I’ll bet any one of you ten bucks that when you were 19, you were nowhere near as productive as Eléonor Picciotto.
Picciotto, an expat hailing from France and a recent Boston University grad, is the author of a new cookbook right up my penniless alley: French Cuisine for the Young & Broke. When I graduated high school and packed my life into suitcases bound for college, my relatives gave me awkward dorm cookbooks, straight out of the 80s. They were full of ramen, rice and clever ways to use hot plates, which of course, are now banned. I wish she’d written this thing sooner.
The recipes, ranging from crêpes to croque monsieurs, read easy and don’t send me loading up on overpriced ingredients at Shaws–which is exactly the point, Picciotto tells me over the phone from New York in a clipped, elegant French accent.
“I’ve always loved cooking and eating good things,” she says. “When I arrived in the U.S. I was shocked at how badly people eat. But, the reason is because of a lack of knowledge, not a lack of money, which is what everyone thinks. If you know how to make a grocery list, which is the hardest part, you’ll be fine.”
After a skiing accident took Picciotto, a former member of the BU Ski Team, off the slopes and landed her in a cast for eight weeks, her friends suggested puttingtogether a cookbook to keep her occupied. She began to host dinners with friends, affectionately named “Supper Clubs,” during which she would create easy desserts or sauces, much to the amazement of her guests.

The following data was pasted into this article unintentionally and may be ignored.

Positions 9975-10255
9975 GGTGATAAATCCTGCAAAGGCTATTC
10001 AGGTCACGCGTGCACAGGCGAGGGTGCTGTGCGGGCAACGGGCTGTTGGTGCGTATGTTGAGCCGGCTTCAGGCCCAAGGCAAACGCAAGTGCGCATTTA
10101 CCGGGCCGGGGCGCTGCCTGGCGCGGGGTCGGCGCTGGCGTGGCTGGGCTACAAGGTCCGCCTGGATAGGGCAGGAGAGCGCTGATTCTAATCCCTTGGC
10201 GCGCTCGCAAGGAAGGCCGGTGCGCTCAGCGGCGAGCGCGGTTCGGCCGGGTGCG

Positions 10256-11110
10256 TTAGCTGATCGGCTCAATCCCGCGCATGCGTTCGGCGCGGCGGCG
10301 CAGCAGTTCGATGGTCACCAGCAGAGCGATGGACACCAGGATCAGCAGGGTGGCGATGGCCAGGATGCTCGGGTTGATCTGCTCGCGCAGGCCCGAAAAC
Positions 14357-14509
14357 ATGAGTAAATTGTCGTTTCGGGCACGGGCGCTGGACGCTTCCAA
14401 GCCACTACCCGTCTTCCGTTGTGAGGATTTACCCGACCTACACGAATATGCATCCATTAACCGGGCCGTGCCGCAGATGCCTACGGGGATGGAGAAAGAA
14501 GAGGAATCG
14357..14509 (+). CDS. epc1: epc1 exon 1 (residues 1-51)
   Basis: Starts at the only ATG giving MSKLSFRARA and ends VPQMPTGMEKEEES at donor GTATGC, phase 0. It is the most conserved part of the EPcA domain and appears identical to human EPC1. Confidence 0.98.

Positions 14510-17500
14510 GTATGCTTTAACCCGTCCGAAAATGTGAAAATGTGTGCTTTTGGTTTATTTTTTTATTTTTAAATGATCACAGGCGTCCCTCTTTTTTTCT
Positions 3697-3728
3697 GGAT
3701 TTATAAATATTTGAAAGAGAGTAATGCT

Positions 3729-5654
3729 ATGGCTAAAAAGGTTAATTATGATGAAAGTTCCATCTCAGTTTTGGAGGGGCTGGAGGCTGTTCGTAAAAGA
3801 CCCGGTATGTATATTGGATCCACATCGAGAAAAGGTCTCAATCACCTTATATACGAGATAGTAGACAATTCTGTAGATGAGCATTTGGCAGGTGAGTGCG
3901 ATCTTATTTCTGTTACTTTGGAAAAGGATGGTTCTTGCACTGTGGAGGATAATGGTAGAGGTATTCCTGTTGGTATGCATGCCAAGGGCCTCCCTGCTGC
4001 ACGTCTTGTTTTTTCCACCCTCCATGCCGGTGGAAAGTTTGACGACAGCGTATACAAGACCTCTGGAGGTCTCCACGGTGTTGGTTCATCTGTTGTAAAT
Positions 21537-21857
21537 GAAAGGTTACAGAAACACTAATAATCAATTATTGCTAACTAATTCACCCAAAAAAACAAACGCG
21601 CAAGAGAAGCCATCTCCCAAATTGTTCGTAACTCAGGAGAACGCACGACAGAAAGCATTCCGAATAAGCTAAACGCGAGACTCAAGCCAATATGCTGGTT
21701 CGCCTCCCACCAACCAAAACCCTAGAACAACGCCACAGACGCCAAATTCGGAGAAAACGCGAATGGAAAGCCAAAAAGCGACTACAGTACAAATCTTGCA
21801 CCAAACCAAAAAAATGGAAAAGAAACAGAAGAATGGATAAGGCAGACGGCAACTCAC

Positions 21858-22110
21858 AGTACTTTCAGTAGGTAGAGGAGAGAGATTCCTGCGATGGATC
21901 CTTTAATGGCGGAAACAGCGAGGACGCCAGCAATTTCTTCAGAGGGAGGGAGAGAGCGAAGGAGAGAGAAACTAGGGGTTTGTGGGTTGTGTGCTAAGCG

“People couldn’t believe the stuff I was making, and it was all very simple,” she says.
About a year and a half later, after impersonating a teacher to gain entrance into the BookExpo America in New York, finding a publisher, and revising her recipes seven times, French Cuisine has become a reality.
Though it’s easy to imagine that all French college students whip up pristine petit-fours for breakfast, Picciotto says the biggest difference between us and our cousins across the pond is a sneaky reliance on take-out.
“The big difference is that here, you are used to ordering in,” she says. “We don’t do that in France, because there aren’t really places to order from. No matter how late you are, how long a day you’ve had, you always cook. Even if it’s just pasta, because then you know what’s in it!”
Eléonor Picciotto will appear at The French Cultural Center, 53 Marlborough Street, Boston, samples in tow, on Thursday, January 12, 6:30pm-8:30pm. $5. To RSVP, call 617.912.0400.